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Near-Earth Asteroid Retrieval Mission (ARM) study

Brophy, John R. and Muirhead, Brian (2013) Near-Earth Asteroid Retrieval Mission (ARM) study. In: 33rd International Electric Propulsion Conference, October 6 - 10, 2013, Washington DC. (Unpublished) http://resolver.caltech.edu/CaltechAUTHORS:20160223-132726655

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Abstract

The Asteroid Redirect Mission (ARM) concept brings together the capabilities of the science, technology, and the human exploration communities on a grand challenge combining robotic and human space exploration beyond low Earth orbit. This paper addresses the key aspects of this concept and the options studied to assess its technical feasibility. Included are evaluations of the expected number of potential targets, their expected discovery rate, the necessity to adequately characterize candidate mission targets, the process to capture a non-cooperative asteroid in deep space, and the power and propulsion technology required for transportation back to the EarthMoon system. Viable options for spacecraft and mission designs are developed. Orbits for storing the retrieved asteroid that are stable for more than a hundred years, yet allow for human exploration and commercial utilization of a redirected asteroid, are identified. The study concludes that the key aspects of finding, capturing and redirecting an entire small, near-Earth asteroid to the Earth-Moon system by the first half of the next decade are technically feasible. The study was conducted from January 2013 through March 2013 by the Jet Propulsion Laboratory (JPL) in collaboration with Glenn Research Center (GRC), Johnson Space Center (JSC), Langley Research Center (LaRC), and Marshall Space Flight Center (MSFC).


Item Type:Conference or Workshop Item (Paper)
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http://trs-new.jpl.nasa.gov/dspace/handle/2014/44323OrganizationArticle
Additional Information:The research described in this paper was carried out in part at the Jet Propulsion Laboratory, California Institute of Technology, under a contract with the National Aeronautics and Space Administration. The work described in this paper was performed by the team of people listed below. The study team gratefully acknowledges the programmatic guidance and support provided by the HQ steering committee: Michele Gates (NASA HQ) John Guidi (NASA HQ), Lindley Johnson (NASA HQ), and James Reuther (NASA HQ). The following people (in alphabetical order) made significant contributions to the work summarized in this paper and the authors gratefully acknowledge their substantial contributions to this paper. John Baker (JPL), J. (Bob) Balaram (JPL), James Baughman (JPL), Brian Bone (JPL), Laura Burke (GRC), Adam Butt (MSFC), Greg Carr (JPL), Daniel Cervantes (JPL), Steve Chesley (JPL), Paul Chodas (JPL), Tom Cressman (GRC), John Dankanich (MSFC), Eric Faykus (GRC), Robert Gershman (JPL), Havard Grip (JPL), David Gruel (JPL), Kurt Hack (GRC), Dan Herman (GRC), Mike Hicks (JPL), Heather Hinkel (JSC), Richard Hofer (JPL), Jeff Hojnicki (GRC), Robert Jedicke (U. of Hawaii), Melissa Jones (JPL), Rick Kelsch (GRC), Tom Kerslake (GRC), Gary Kinsella (JPL), Trudy Kortes (GRC), Tom Kraft (GRC), Try Lam (JPL), Damon Landau (JPL), Gregory Lantoine (JPL), Eddie Lau (JPL), Tim Lawrence (JSC), Darlene Lee (JPL), Joe Lewis (JPL), Kevin Makowski (KPM), Richard Manella (GRC), Michael Mangano (JPL), David Manzella (GRC), Dan Mazanek (LaRC), Dave McCurdy (GRC), Mark McDonald (KSC), Raymond (Gabe) Merrill (LaRC), Tom Moreno (JPL), Tim McElrath (JPL), Melissa McGuire (GRC), Michael Martini (GRC), David Myers (GRC), Steven Myint (JPL), Firouz Naderi (JPL), Barry Nakazono (JPL), Charles Niederhaus (GRC), Evelyn Orndoff (JSC), Shane Pootrakul (JPL), Humphrey (Hoppy) Price (JPL), A. Miguel San Martin (JPL), Jasen Raboin (JSC), Robert Scheidegger (GRC), Zeb Scoville (JSC), Lisa Shore (JSC), John Siamidis (GRC), Oleg Sindiy (JPL), Guru Singh (JPL), John (Steve) Snyder (JPL), Steve Stich (JSC), Nathan Strange (JPL), Andy Thomas (JSC-CB), Ben van Lear (GRC), Charles Wang (JPL), Sonny White (JSC), Brian Wilcox (JPL), Don Yeomans (JPL), Emma Young (JPL), Aline Zimmer (JPL).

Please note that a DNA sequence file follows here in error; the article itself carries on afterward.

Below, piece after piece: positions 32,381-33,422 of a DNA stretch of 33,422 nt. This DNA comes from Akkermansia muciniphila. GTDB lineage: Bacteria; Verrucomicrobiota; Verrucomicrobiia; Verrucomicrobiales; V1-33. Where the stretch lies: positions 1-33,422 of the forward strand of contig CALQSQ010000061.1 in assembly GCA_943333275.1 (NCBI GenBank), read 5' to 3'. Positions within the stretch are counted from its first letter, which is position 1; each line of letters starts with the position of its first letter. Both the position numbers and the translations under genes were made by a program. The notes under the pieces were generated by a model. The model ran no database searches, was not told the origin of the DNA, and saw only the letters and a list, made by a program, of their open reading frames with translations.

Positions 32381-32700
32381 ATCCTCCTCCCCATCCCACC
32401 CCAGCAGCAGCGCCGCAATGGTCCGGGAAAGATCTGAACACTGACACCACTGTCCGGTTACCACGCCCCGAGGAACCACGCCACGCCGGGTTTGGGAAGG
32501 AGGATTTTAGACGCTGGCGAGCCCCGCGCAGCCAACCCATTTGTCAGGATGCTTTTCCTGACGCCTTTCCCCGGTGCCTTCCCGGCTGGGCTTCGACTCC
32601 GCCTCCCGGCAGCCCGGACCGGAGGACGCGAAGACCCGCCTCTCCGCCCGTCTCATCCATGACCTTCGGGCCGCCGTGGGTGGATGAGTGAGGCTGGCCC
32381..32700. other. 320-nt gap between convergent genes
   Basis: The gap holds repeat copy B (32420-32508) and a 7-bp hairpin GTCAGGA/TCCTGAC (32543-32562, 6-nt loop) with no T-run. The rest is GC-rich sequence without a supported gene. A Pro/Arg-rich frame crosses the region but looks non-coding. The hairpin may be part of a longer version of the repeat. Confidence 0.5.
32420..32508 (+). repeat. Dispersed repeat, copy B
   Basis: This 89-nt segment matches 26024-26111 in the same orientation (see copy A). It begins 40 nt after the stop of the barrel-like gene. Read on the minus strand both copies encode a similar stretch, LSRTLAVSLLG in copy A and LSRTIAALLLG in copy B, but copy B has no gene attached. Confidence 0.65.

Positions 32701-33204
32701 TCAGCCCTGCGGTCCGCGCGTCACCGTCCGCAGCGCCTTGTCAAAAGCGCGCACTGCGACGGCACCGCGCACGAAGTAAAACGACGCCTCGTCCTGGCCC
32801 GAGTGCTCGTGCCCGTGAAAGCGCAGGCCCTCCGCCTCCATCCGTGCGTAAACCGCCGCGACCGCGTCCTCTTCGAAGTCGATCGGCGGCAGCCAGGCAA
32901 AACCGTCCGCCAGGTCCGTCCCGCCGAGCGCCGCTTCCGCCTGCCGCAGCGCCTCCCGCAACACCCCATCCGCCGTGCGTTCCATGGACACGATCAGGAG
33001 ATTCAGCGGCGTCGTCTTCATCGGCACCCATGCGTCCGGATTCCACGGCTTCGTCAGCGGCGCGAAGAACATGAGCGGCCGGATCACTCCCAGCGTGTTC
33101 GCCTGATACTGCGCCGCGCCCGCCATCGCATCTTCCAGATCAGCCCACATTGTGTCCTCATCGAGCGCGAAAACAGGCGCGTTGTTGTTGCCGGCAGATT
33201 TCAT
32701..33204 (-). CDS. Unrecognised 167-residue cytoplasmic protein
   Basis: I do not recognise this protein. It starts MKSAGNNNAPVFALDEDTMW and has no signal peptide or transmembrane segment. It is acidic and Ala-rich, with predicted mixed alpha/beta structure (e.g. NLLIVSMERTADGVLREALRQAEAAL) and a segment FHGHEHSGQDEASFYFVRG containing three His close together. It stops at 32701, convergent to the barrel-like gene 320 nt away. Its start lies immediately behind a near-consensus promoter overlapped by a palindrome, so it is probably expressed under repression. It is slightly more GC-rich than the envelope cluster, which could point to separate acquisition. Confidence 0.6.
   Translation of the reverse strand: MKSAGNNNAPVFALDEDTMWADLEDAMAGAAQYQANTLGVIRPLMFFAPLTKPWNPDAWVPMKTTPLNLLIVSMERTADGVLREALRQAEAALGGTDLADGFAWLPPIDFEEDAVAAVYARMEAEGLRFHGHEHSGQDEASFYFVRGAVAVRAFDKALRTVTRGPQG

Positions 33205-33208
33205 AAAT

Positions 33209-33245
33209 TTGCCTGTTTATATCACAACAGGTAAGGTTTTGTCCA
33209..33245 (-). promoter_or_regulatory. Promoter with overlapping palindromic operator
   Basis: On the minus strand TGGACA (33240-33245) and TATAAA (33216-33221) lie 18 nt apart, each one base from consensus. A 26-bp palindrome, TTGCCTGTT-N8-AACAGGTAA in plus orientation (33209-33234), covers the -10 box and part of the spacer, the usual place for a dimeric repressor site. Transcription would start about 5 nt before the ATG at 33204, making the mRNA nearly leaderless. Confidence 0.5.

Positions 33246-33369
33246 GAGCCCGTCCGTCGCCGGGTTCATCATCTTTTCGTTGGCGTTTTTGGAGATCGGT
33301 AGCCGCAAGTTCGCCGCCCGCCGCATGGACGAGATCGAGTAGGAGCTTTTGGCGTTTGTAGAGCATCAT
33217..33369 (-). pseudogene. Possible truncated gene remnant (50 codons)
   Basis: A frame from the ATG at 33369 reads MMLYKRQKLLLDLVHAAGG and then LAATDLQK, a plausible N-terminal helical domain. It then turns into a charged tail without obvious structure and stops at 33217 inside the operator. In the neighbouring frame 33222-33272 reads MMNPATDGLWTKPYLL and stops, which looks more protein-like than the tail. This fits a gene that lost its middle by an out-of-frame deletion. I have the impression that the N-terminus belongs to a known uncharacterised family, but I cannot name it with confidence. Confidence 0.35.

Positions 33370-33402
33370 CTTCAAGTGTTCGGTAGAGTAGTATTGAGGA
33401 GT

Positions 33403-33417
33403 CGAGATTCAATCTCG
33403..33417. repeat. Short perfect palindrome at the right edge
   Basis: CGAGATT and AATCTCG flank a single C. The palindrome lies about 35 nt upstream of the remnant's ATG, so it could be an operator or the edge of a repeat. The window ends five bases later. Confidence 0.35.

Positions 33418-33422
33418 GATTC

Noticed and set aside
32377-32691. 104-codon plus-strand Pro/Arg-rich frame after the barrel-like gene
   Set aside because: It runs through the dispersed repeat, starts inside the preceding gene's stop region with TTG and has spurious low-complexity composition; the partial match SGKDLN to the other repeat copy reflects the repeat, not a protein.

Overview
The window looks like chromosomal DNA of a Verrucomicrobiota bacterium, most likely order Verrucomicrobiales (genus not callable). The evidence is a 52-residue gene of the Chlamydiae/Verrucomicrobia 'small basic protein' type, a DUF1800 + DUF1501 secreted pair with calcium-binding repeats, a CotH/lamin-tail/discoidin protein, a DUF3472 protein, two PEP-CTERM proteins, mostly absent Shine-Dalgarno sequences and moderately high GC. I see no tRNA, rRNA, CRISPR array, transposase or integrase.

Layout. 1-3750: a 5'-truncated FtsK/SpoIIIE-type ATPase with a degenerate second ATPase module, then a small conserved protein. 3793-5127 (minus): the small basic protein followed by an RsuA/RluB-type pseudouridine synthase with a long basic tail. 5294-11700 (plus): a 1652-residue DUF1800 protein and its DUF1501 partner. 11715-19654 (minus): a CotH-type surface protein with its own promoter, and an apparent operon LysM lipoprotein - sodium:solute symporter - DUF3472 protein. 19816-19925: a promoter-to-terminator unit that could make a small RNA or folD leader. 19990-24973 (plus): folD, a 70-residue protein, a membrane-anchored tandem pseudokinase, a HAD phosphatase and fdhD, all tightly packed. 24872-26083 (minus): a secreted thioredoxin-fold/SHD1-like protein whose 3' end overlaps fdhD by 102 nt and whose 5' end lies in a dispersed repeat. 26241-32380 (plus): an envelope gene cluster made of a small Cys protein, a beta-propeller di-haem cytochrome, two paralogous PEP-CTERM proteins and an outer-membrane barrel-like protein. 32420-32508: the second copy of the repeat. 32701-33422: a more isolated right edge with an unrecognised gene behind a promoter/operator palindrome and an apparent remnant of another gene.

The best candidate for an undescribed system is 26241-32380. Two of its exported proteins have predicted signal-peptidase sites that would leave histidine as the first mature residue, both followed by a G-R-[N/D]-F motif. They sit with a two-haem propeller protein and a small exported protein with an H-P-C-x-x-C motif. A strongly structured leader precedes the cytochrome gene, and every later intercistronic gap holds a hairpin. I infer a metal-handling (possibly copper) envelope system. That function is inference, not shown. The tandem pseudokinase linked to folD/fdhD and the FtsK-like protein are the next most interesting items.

Group:Keck Institute for Space Studies
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Funding AgencyGrant Number
NASA/JPL/CaltechUNSPECIFIED
Subject Keywords:near-Earth asteroids (NEAs); Solar Electric Propulsion (SEP); Keck Institute for Space Studies (KISS); asteroid retrieval; asteroid redirect mission
Record Number:CaltechAUTHORS:20160223-132726655
Persistent URL:http://resolver.caltech.edu/CaltechAUTHORS:20160223-132726655
Usage Policy:No commercial reproduction, distribution, display or performance rights in this work are provided.
ID Code:64681
Collection:CaltechAUTHORS
Deposited By: Colette Connor
Deposited On:23 Feb 2016 21:48
Last Modified:23 Feb 2016 21:48

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